Close
New

Medscape is available in 5 Language Editions – Choose your Edition here.

 

Ferritin 

  • Author: Bishnu Prasad Devkota, MD, MHI, FRCS(Edin), FRCS(Glasg), FACP; Chief Editor: Eric B Staros, MD  more...
 
Updated: Jan 16, 2014
 

Reference Range

Ferritin is the cellular storage protein for iron. It is present in small concentrations in blood, and the serum ferritin concentration normally correlates well with total-body iron stores, making its measurement important in the diagnosis of disorders of iron metabolism.[1]

The reference range of ferritin is as follows:

  • Males: 23-336 ng/mL
  • Females: 11-306 ng/mL
Next

Interpretation

Ferritin levels are increased in the following:

Ferritin levels are decreased in the following:

  • Iron deficiency
  • Hemodialysis
Previous
Next

Collection and Panels

Collection: Tiger top or red tube

Panel: Iron panel usually includes ferritin

Previous
Next

Background

Description

Ferritin is the cellular storage protein for iron. Its molecular weight is about 440 kilodalton. It is a 24-subunit protein that consists of light and heavy chains and can store up to 4500 atoms of iron. Ferritin is an acute-phase reactant that coordinates cellular defense against oxidative stress and inflammation along with transferrin and its receptor.[2] Usually, human plasma contains little ferritin; however, plasma ferritin levels are markedly increased in persons with excess iron.

Serum ferritin levels can be measured with a sensitive and specific immunoassay, serving as an index of body iron stores.[3]

Iron is stored either as hemosiderin or ferritin. Ferritin is water-soluble, while hemosiderin is water-insoluble. Ferritin is found in virtually all cells of the body and in tissue fluids. Ferritin in lysosomes is converted into hemosiderin upon partial degradation of its protein shell by lysosomal enzymes.[4] By contrast, ferritin that is degraded within the cytosol results in complete release of the iron.[5]

Ferritin is present in small concentrations in blood. The serum ferritin concentration normally correlates well with total-body iron stores, making its measurement important in the diagnosis of disorders of iron metabolism.[1]

Indications/Applications

Ferritin testing is indicated for the following:

  • To predict and monitor iron deficiency
  • To monitor response to therapy or compliance with treatment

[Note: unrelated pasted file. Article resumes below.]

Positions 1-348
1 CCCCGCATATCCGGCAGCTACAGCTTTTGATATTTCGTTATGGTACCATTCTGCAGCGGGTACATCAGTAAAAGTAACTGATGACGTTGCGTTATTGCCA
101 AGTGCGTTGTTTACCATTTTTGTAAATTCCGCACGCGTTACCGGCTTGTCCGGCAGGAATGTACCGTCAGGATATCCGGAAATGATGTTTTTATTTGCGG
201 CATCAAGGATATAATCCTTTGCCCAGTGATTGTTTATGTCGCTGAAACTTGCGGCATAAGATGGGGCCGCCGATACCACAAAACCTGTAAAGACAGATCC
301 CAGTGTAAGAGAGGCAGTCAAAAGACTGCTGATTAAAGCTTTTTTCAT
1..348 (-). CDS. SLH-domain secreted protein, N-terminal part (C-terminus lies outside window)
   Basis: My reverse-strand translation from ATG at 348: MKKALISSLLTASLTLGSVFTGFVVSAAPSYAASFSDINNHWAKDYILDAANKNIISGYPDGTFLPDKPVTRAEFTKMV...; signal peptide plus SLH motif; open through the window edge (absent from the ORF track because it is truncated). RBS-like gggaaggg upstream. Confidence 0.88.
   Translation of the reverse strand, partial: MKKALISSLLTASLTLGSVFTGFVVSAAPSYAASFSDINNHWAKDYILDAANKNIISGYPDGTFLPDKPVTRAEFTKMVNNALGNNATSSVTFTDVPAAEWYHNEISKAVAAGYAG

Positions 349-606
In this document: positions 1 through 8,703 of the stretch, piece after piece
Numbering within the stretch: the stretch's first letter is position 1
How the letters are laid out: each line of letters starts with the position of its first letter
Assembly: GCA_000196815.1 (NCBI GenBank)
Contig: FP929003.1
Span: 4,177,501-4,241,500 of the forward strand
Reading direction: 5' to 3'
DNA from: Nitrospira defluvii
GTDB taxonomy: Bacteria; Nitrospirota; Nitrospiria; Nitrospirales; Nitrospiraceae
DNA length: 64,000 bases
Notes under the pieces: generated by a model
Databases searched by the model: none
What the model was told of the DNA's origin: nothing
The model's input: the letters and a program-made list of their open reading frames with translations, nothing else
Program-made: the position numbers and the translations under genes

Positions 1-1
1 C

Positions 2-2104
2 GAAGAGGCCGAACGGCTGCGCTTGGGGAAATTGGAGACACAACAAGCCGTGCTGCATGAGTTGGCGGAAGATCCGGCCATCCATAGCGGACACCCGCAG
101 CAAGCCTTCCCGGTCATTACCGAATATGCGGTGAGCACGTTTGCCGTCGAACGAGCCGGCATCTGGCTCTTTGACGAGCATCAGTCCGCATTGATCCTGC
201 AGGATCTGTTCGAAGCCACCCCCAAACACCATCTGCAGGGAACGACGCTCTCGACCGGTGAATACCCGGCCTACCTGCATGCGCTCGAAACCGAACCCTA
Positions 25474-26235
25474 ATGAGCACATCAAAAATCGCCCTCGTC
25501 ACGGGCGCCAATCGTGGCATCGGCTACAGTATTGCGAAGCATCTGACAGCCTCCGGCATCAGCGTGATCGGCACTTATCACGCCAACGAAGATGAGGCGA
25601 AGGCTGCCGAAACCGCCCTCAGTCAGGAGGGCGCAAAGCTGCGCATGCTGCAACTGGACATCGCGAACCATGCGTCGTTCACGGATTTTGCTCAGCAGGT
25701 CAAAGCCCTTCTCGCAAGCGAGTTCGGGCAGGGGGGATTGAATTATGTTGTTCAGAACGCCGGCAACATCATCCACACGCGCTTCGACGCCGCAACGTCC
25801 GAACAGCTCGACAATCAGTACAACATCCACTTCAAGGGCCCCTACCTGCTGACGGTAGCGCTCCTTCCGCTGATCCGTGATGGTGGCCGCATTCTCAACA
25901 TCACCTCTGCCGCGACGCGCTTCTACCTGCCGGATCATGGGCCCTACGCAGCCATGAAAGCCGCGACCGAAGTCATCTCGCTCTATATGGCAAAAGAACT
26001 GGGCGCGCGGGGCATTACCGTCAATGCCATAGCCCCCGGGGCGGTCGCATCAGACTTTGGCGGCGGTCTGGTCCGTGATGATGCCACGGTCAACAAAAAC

• To differentiate iron deficiency from chronic disease as a cause of anemia
  • To monitor iron status in patients with renal diseases with or without dialysis
  • To conduct population studies of iron level and response to supplements
  • To detect and monitor response to iron depletion therapy in iron overload states [2]

Considerations

In hepatic, inflammatory, and malignant conditions, the ferritin level may be normal. In these scenarios, bone marrow stain of iron may be necessary to exclude iron deficiency.[2]

Transferrin saturation is more sensitive in early hemochromatosis; serum ferritin is used to confirm the diagnosis of iron excess.

A high serum ferritin level is also an indication for liver biopsy.

Ferritin level increases with age, and the level is higher in men than women. It is particularly high in women taking contraceptives and in persons who eat red meat (in contrast to vegetarians).

Previous
 
Contributor Information and Disclosures
Author

Bishnu Prasad Devkota, MD, MHI, FRCS(Edin), FRCS(Glasg), FACP Associate Professor of Medicine, St Louis University School of Medicine

Bishnu Prasad Devkota, MD, MHI, FRCS(Edin), FRCS(Glasg), FACP is a member of the following medical societies: American College of Physicians, American Medical Informatics Association, Royal College of Physicians and Surgeons of Glasgow, Royal College of Surgeons of Edinburgh, Healthcare Information and Management Systems Society

Disclosure: Nothing to disclose.

Chief Editor

Eric B Staros, MD Associate Professor of Pathology, St Louis University School of Medicine; Director of Clinical Laboratories, Director of Cytopathology, Department of Pathology, St Louis University Hospital

Eric B Staros, MD is a member of the following medical societies: American Medical Association, American Society for Clinical Pathology, College of American Pathologists, Association for Molecular Pathology

Disclosure: Nothing to disclose.

References
  1. Bull BS HP. Morphology of the Erythron. Prchal JT KK, Lichtman MA, Kipps TJ, Seligsohn U, ed. 8th ed. New York McGraw-Hill: Williams Hematology; 2010.

  2. Williamson MA, Snyder LM, Wallach JB. Wallach's interpretation of diagnostic tests. 9th ed. Wolters Kluwer/Lippincott Williams & Wilkins Health: Philadelphia; 2011.

  3. RK M. Plasma Proteins & Immunoglobulins. Murray RK BD, Botham KM, Kennelly PJ, Rodwell VW, Weil PA, ed. Harper's Illustrated Biochemistry. 28 ed. New York McGraw-Hill: 2009.

  4. Richter GW. Studies of iron overload. Rat liver siderosome ferritin. Lab Invest. 1984 Jan. 50(1):26-35. [Medline].

  5. Koorts AM, Viljoen M. Ferritin and ferritin isoforms I: Structure-function relationships, synthesis, degradation and secretion. Arch Physiol Biochem. 2007 Feb. 113(1):30-54. [Medline].

  6. Gomella LG HS. Laboratory Diagnosis: Chemistry, Immunology, Serology. Gomella LG HS, ed. Clinician's Pocket Reference: The Scut Monkey. 11 ed. New York: McGraw-Hill; 2007.

 
Previous
Next
 
 
 
 
All material on this website is protected by copyright, Copyright © 1994-2016 by WebMD LLC. This website also contains material copyrighted by 3rd parties.